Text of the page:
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Kuznets Lecture New Structural Economics: A Framework for Rethinking Development Justin Yifu Lin Chief Economist and Senior Vice President the World Bank.

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Presentation on theme: "Kuznets Lecture New Structural Economics: A Framework for Rethinking Development Justin Yifu Lin Chief Economist and Senior Vice President the World Bank."— Presentation transcript:

1 Kuznets Lecture New Structural Economics: A Framework for Rethinking Development Justin Yifu Lin Chief Economist and Senior Vice President the World Bank March 1, 2011 1

2 Overview of Presentation Why do we need to rethink development The New Structural Economics Industrial Policy and Growth Identification and Facilitation: An application of new structural economics 2


4 Economic Crisis and Crisis in Economics Economic Theory Explain Observed Economic Phenomena Guide Economic Policies or Choices Rethinking Economics Failure to: 4

5 How has economic development theory evolved? 1950196020102000197019801990 Structuralist Approach Focus on Market Failures: Import Substitution Strategy Miserable results Liberalization Approach Focus on Government Failures: Privatization and Marketization Mixed Results Market based economies with proactive role for government Successful East Asian Tigers: Export Promotion China, Vietnam and Mauritius: Dual-track approach to transition Rethink Development 5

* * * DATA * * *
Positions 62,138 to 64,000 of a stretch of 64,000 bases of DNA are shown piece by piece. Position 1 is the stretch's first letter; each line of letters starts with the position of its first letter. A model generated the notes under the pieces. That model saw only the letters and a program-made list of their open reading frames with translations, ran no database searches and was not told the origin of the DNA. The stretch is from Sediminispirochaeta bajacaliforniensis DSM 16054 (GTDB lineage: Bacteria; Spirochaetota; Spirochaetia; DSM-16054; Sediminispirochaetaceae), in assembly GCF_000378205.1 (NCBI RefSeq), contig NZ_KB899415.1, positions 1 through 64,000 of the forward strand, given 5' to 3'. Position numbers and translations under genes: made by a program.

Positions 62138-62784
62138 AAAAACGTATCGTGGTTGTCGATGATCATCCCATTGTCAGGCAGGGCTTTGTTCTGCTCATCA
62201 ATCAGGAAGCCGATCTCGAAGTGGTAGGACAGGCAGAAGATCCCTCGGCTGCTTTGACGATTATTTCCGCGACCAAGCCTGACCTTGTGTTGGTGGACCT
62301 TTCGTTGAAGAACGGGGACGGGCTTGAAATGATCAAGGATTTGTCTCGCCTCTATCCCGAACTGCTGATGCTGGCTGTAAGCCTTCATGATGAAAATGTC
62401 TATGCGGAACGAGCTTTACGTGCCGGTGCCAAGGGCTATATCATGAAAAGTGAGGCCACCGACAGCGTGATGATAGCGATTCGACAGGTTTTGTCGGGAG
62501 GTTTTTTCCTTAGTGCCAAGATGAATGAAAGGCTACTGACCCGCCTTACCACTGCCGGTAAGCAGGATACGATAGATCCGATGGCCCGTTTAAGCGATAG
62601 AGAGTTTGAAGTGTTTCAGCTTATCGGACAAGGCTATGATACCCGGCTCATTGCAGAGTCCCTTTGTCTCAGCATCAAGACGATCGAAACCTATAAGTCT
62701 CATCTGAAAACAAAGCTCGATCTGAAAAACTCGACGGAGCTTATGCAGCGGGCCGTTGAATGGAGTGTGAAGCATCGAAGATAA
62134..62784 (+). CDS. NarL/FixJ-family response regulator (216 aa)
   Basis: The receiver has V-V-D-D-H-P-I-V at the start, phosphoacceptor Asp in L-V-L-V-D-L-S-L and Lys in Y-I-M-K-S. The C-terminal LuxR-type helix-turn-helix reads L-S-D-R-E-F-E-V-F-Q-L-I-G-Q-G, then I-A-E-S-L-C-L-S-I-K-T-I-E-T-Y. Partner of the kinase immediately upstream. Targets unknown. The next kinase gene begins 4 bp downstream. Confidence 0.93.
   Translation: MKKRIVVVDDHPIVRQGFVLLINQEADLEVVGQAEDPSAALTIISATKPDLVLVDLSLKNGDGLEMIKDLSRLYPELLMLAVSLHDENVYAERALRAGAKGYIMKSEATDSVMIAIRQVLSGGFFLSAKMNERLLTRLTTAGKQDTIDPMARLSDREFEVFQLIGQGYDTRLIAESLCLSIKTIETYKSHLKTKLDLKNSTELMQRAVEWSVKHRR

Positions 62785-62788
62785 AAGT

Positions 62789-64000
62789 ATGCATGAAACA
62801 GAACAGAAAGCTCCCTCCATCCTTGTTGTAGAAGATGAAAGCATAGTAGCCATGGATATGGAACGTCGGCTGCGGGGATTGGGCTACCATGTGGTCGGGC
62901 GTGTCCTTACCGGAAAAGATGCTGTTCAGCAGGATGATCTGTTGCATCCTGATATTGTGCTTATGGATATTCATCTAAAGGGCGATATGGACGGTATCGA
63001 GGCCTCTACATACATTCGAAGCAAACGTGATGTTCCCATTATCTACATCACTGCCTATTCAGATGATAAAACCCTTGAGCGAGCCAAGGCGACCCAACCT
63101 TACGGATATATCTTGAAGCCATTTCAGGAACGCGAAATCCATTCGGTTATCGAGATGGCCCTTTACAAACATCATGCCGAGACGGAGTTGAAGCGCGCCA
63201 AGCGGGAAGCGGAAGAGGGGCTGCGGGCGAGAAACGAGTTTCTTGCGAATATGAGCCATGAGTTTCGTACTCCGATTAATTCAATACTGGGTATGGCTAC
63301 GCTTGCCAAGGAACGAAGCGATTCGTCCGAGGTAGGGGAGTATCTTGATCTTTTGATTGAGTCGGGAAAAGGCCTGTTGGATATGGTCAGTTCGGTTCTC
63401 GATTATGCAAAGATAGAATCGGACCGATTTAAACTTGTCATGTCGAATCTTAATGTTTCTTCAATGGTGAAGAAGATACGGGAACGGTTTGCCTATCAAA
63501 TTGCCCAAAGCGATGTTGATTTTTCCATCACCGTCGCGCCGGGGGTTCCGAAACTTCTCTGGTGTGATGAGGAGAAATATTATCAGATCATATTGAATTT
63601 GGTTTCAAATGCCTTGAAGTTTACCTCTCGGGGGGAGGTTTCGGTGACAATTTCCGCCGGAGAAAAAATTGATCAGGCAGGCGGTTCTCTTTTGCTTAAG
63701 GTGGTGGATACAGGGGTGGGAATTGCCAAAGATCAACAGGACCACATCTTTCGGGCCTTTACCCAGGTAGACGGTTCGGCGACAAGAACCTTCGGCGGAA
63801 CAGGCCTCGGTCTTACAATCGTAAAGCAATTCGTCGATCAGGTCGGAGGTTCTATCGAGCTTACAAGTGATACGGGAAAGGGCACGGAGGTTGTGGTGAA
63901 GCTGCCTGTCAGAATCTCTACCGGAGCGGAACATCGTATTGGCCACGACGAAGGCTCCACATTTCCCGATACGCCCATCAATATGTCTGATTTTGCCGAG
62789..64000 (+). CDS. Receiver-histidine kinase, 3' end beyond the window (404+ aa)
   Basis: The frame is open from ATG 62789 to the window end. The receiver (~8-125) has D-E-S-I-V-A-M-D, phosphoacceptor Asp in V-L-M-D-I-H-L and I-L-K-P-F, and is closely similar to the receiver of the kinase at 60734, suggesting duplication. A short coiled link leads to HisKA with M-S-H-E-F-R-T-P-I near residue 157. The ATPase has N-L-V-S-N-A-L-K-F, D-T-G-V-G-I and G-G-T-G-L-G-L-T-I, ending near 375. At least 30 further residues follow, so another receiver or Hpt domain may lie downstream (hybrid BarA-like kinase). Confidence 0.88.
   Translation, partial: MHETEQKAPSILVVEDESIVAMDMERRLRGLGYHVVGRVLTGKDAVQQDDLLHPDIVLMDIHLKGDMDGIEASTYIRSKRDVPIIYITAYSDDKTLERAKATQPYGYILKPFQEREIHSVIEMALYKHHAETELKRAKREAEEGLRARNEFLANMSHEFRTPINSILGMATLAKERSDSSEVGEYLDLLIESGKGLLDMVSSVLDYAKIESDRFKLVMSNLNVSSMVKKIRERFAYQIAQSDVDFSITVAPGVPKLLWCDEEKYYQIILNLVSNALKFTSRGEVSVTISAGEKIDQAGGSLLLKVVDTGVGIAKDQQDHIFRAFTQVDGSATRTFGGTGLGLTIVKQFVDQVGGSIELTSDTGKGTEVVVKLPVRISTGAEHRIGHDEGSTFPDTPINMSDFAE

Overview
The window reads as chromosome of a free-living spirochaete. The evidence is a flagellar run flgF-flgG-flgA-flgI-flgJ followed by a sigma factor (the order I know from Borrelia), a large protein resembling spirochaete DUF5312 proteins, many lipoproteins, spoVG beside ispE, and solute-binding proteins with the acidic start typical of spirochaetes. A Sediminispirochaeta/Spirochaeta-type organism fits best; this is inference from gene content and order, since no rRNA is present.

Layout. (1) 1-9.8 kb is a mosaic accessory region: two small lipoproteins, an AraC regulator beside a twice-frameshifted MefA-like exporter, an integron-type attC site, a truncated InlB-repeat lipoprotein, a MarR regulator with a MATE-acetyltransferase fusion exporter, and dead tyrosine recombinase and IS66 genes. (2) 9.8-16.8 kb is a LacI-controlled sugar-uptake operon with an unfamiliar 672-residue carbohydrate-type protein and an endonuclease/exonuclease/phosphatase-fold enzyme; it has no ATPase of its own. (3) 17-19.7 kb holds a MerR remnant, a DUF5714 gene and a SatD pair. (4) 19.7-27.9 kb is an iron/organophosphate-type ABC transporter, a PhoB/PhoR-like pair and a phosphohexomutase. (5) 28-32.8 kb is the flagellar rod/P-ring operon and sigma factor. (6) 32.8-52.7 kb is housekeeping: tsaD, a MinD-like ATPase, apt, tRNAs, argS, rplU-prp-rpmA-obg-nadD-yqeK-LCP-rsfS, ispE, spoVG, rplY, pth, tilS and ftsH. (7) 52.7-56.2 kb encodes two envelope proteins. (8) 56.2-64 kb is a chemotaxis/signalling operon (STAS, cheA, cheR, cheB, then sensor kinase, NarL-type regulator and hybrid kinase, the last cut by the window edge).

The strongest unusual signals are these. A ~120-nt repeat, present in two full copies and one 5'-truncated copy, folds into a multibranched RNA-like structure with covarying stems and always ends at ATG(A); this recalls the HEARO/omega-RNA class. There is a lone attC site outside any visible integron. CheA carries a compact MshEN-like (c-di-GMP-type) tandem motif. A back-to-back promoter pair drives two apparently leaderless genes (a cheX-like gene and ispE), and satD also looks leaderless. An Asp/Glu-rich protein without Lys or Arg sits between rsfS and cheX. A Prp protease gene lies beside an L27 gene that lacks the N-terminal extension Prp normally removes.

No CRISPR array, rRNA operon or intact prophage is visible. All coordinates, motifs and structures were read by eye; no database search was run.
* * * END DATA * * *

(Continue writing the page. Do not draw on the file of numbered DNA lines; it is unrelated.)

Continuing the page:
6 World Bank has been in the process of rethinking economic development Export Orientation and Market Friendly Government (i)Openness; (ii)Macro stability; (iii)High rates of saving & investment; (iv)Market mechanism; (v)Committed, credible & capable government No one-size fits all 6


8 Introducing… New Structural Economics Application of neoclassical economic approach to understand changing economic structure in development Provides a consistent framework for the five stylized facts of Growth Report as well as the findings from the East Asian Miracle and Lessons from the 1990s Contributes to new theoretical and policy insights for economic development 8

9 Introducing… New Structural Economics Sustainable income growth is the foundation for poverty reduction and development Sustainable income growth is a recent phenomenon 9 The sustainable income growth is a result of continuous technological innovation as well as structural change

10 Industrial Structure in New England, 1900s 10

11 Industrial Structure in New England, 1600s 11

12 Industrial Structure in New England, 1800s 12

13 New Structural Economics (NSE): Key Concepts The main hypothesis: Industrial structure is endogenous to endowment structure Initial Endowments (determine the economy’s total budgets and relative factor prices at time t) – Comparative advantage – Optimal industrial structure (endogenous). Dynamics: Income growth depends on – Upgrading of endowments – Upgrading industrial structure – “hard” and “soft” infrastructure Following comparative advantage is the best way to upgrade endowment structure and to sustain industrial upgrading, income growth and poverty reduction. 13